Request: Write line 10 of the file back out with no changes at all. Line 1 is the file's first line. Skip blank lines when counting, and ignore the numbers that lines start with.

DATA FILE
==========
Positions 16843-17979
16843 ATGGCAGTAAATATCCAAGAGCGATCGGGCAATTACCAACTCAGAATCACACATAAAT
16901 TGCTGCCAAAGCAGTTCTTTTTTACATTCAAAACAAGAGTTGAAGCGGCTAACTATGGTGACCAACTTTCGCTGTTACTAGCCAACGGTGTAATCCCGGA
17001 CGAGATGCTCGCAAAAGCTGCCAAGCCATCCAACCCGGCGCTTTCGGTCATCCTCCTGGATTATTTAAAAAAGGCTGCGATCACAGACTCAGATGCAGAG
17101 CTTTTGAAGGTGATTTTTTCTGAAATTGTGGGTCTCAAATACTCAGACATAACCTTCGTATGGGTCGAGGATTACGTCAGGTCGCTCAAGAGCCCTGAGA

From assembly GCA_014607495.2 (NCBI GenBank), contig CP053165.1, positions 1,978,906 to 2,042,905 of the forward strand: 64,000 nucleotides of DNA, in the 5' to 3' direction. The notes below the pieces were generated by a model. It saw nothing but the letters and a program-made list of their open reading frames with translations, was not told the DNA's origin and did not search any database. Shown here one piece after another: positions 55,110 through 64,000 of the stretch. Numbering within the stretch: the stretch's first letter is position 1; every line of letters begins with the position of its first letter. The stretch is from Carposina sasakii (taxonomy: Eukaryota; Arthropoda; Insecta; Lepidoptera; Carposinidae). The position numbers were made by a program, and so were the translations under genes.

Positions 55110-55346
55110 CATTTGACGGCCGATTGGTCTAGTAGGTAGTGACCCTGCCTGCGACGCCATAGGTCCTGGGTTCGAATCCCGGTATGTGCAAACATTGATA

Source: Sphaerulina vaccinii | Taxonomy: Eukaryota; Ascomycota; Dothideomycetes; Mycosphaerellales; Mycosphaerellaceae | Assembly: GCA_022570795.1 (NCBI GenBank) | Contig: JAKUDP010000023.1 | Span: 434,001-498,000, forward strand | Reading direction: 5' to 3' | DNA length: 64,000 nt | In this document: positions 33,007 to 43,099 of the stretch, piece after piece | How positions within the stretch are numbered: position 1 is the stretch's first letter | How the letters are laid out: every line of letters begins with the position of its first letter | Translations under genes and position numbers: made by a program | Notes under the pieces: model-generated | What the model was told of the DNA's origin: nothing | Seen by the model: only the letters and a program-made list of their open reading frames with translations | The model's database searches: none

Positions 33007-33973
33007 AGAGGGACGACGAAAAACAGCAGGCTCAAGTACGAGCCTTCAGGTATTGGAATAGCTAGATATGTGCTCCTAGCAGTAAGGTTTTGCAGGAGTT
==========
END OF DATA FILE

Positions 33007-33973